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Sir Frederick and Sir David Barclay’s controversial corporate raid on the hotel group behind Claridges has been dealt a severe blow after the last independent shareholder, Irish property developer Paddy McKillen, won the financial backing of US private equity group Colony Capital.
The shock move transforms McKillen’s stretched financial position, allowing him to restore more than €250m (£200m) of overdue borrowings within his broader property empire to financial health, supported by fresh loans from the $31bn US investment group.
It also pitches Colony – which co-owns Miramax and Fairmont Raffles Hotels with the Qatari sovereign wealth fund and others – against the Barclays in a major counter-challenge to their long-running battle for control of Coroin, the company that owns Claridges as well as The Connaught and The Berkeley hotels.
Colony already knows the hotel group well, having owned it jointly with Blackstone before it sold out to McKillen and fellow Irish investors in a 2006 deal heavily financed with bank debt, much of it from Anglo Irish Bank and Bank of Ireland.
Colony boss Tom Barrack yesterday said he had spotted a “mispricing opportunity” in McKillen’s overdue borrowings, which the Irishman had been unable to refinance for years. The investment group and the Irish property developer have written to the Barclay family indicating they want to buy its interest in Coroin. They have not received a reply.
A spokesman for the Barclays issued a short statement, saying “nothing has changed” except the name of lenders to McKillen.
For three years the Barclays – best known as owners of the Telegraph newspaper titles, the Ritz hotel and Littlewoods – have been stalking McKillen’s distressed loans, looking to acquire them from what was Anglo Irish Bank, the Irish lender nationalised in 2009 and last year transferred to liquidators.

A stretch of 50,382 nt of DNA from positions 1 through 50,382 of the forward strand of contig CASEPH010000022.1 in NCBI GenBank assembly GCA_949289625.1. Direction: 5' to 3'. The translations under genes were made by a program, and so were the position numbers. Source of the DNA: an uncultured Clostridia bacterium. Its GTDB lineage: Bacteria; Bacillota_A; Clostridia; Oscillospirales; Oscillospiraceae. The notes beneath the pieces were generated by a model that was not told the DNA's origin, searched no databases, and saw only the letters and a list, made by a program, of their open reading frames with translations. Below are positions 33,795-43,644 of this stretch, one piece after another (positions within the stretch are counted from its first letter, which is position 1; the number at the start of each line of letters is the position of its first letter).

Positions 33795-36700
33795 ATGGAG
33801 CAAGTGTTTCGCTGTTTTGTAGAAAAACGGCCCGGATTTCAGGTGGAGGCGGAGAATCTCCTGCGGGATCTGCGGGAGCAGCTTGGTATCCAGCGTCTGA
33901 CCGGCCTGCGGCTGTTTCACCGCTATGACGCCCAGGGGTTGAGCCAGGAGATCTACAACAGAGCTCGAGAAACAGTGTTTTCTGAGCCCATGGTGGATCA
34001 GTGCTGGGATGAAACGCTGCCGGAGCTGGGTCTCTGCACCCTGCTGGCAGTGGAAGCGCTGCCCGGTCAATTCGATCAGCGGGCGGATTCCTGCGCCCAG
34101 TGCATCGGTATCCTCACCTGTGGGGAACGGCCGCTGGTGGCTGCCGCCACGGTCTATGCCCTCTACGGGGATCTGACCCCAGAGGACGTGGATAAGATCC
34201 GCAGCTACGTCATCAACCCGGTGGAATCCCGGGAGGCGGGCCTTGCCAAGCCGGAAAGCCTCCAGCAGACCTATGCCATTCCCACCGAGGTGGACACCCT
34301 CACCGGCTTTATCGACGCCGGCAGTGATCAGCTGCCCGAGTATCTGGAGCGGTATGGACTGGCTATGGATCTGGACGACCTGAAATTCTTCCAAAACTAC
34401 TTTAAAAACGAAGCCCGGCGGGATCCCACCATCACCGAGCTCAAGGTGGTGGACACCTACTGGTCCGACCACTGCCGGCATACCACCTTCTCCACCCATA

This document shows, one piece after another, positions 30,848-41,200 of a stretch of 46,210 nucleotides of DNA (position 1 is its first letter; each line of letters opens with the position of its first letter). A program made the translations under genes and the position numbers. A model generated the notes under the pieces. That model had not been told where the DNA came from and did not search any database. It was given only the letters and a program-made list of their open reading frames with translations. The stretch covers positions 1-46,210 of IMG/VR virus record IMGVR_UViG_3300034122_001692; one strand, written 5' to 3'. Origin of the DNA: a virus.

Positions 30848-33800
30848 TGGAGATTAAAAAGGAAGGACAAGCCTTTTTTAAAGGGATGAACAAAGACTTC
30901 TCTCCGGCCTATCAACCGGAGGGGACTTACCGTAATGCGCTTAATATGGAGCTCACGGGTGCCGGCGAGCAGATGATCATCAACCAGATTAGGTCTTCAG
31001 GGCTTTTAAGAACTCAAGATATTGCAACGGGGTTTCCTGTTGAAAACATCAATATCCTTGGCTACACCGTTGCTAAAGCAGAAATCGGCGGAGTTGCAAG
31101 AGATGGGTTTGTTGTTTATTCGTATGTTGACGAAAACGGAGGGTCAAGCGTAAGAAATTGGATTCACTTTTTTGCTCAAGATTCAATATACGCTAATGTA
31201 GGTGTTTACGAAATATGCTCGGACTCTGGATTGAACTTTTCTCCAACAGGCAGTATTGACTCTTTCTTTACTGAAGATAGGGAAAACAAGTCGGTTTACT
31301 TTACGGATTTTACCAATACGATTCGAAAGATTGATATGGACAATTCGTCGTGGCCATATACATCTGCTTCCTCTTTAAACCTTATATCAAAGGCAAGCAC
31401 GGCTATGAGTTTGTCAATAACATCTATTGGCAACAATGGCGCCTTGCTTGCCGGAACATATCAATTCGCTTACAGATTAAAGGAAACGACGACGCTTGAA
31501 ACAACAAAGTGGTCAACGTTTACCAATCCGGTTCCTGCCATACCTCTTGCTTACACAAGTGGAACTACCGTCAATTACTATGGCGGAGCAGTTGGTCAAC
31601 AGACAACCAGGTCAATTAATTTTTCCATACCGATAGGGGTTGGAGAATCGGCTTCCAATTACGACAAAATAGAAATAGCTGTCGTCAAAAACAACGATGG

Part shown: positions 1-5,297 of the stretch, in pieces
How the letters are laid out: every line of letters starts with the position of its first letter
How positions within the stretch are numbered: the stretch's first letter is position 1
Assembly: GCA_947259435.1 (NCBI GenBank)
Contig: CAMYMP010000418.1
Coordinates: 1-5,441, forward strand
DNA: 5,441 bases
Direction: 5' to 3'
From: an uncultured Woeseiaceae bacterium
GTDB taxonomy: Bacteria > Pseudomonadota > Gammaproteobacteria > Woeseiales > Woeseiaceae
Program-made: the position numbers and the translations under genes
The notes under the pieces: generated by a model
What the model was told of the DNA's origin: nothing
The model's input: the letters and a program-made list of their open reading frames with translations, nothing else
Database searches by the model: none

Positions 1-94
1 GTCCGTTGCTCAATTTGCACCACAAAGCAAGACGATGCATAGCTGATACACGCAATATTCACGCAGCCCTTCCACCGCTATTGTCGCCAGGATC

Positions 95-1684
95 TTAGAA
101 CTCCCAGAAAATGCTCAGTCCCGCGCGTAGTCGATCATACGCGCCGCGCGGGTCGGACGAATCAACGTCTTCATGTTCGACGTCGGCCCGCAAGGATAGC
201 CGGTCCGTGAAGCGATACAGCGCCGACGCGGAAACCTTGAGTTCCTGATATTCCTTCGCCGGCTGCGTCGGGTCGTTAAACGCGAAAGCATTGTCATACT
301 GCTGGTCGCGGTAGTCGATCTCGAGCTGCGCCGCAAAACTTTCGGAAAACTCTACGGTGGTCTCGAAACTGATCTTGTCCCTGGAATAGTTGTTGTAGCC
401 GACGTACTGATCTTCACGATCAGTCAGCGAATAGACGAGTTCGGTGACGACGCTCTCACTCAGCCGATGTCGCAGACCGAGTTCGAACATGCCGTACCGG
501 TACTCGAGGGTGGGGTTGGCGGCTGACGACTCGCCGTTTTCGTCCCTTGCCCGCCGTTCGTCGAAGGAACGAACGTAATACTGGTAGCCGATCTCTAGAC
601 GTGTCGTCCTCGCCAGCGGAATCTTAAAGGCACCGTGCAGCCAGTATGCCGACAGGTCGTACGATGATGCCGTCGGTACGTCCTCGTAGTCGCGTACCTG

Had the twins got hold of his borrowings, McKillen feared they would have immediately called them in default, forcing McKillen to hand control to the Barclays.
The long-running feud has seen McKillen spend millions in the courts challenging the Barclays’ corporate raiding tactics. Despite failing to persuade the courts that the twins had breached the terms of a Coroin shareholder agreement, McKillen has refused to sell out.
Recalling the moment he first discovered the Barclays had moved to take control of Coroin in early 2011, McKillen said: “I woke up one Monday morning and the Barclays said we own 64% of your company and we’re at your board table and you’re out on Friday.
“From day one it’s been certain: if it wasn’t an illegal attempt to get me out of the hotels it was an immoral attempt. It’s very disappointing what tactics and behaviour they’ve used. But they’ve got the lesson, certainly now, that I ain’t for moving. I’m here to develop the hotels.”
Up to now, his determination to stand firm had been underpinned by financial support from Qatari interests. It was financing from Qatar that ensured McKillen was able to find £50m to participate in a Coroin rights issue in 2012. Despite Qatar’s history of deals and co-investments with Colony, McKillen’s deal with the US investment house means the Gulf state is no longer involved in the battle for Coroin, the Irishman said.
McKillen remains the largest shareholder in Coroin, with just over a one-third share. The balance is split roughly evenly between an investment vehicle, acquired by the Barclays from the wealthy Green family in 2011, and another financially stretched Irish investor, Derek Quinlan, who has promised to sell his shares to Barclay interests.
While the brothers have effective control of Quinlan’s stake, the situation is finely balanced. Should Quinlan attempt to complete the share sale or be found to have defaulted on loans elsewhere in his affairs, the Coroin shareholder agreement requires that he must offer to sell his interest to his fellow investors.
It emerged in court proceedings that the Barclays had been bankrolling Quinlan, including his participation in the Coroin rights issue.
Sir Frederick Barclay, who had declined invitations to give evidence in person, sent the court a written statement, in which he claimed payments to the Quinlan family were made out of compassion for a friend in need. “My brother and I deeply resent the suggestion that we have been party to an unlawful conspiracy,” the statement said. “Helping the Quinlan family in their time of need was something that I will never regret and I would not hesitate to do it again if necessary, regardless of anything to do with Coroin.”
In his 2012 judgment, Mr Justice David Richards said he thought the Barclays were “aware of the commercial advantages to them if they did provide support to Mr Quinlan and his family”, but added that there was no evidence it was done as part of a deal tied to Coroin.
This article originally appeared on guardian.co.uk